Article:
When it rains, it snows

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Bits & BytesRumors abound about the supposed never-ending rain in Seattle. But, speaking as a Seattle native, it really isn’t so bad. Why don’t I mind a few drizzly days? Not only does the rain make our region green and beautiful, but as winter approaches, rain in the city means snow in the mountains. And for me, that means skiing - plenty of it.

One of my favorite things about skiing in the Great Pacific Northwest is the ease of access to ski resorts. Travel a mere 45 minutes east from Seattle on an eight-lane highway and you’ll find yourself in the heart of the Summit at Snoqualmie, my snow playground of preference.

Because it’s so close, I don’t worry about planning a ski trip several weeks in advance, and I’m never worried about missing a fresh pow day! The weather report says it will dump this afternoon? I’ll be up there after work, no problem. Snoqualmie is known to be beginner-friendly, but also features Alpental, a hill that offers challenging terrain and extensive backcountry. 

Megan on a chairlift

I don’t have to go much farther to ski at other great resorts. Located less than 90 minutes northeast from Seattle is Stevens Pass Ski Resort. Stevens is known to have a pretty phenomenal terrain park.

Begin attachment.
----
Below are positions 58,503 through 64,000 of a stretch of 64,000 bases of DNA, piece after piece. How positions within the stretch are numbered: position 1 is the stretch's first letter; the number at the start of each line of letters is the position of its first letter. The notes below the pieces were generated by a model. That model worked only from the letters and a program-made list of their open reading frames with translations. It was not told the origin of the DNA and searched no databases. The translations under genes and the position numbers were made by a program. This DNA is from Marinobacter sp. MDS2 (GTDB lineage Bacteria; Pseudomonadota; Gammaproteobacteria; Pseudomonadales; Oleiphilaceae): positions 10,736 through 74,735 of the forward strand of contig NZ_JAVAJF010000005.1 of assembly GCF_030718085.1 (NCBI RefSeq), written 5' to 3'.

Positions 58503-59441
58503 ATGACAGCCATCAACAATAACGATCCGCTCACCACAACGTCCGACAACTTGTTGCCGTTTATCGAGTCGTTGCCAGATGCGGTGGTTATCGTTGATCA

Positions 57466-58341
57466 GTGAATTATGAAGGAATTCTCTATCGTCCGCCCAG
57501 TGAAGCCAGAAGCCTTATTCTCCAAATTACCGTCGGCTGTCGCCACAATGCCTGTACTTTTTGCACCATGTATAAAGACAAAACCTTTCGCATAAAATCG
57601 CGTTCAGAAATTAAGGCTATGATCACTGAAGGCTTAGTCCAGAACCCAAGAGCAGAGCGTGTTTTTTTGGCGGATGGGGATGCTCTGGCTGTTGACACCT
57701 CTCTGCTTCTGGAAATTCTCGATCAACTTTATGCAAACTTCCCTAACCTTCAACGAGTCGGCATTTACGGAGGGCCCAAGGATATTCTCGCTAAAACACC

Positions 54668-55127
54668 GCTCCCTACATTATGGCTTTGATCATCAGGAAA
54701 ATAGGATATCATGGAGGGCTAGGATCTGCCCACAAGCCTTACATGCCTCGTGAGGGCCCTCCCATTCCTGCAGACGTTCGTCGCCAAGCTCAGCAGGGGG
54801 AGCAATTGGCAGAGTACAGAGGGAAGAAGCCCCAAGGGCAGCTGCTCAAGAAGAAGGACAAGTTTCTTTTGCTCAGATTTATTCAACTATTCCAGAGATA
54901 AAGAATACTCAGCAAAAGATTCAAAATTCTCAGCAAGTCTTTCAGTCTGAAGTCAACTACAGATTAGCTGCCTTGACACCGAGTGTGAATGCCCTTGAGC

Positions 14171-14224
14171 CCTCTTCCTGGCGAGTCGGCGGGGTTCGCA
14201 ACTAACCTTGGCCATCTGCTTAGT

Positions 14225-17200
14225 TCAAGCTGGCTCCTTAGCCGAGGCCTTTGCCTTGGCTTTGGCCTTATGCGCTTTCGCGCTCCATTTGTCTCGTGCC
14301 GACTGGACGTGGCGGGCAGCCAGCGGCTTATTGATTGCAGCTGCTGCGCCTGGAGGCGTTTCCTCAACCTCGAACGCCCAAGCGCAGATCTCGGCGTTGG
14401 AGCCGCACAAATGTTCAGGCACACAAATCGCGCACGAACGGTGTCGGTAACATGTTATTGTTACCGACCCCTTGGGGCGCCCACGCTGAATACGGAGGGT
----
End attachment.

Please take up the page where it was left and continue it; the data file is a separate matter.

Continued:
Then there’s Crystal Mountain, just 90 minutes southwest of Seattle. Crystal offers long runs and a brand new Gondola. Farther north is the well-known, rugged Mount Baker, holding the world record for annual snowfall (95 feet!). Only 2.5 hours from Seattle, it makes for a good day or weekend trip for more advanced riders.

I also enjoy a long weekend trip up to Whistler, Canada because it’s a distance comfortably driven from Seattle and the snow and runs are awesome. It’s true, pack up your car and a mini road trip later you’ll find yourself in the quaint, yet cosmopolitan resort town of Whistler, surrounded by the peaks of Blackcomb and Whistler Mountain. If skiing isn’t your thing, there’s plenty more to do in the town. Personally, I enjoy ice skating, hot-tubbing and shopping.

Seattle itself might not get much snow, but it gets rain, which has its benefits – namely, snow in the hills. So, whether you’re a complete novice or fancy yourself an expert skier/snowboarder, there’s something here for you. And the best part is…it’s close!

Until next time – Think snow!

-Megan
Born and raised the greater Seattle area, Megan McDonald is the Recruit Concierge at Microsoft and enjoys providing candidates with suggestions for local events and activities while they’re in the area. When she’s not working, she enjoys reading, hiking, traveling, and of course, skiing!

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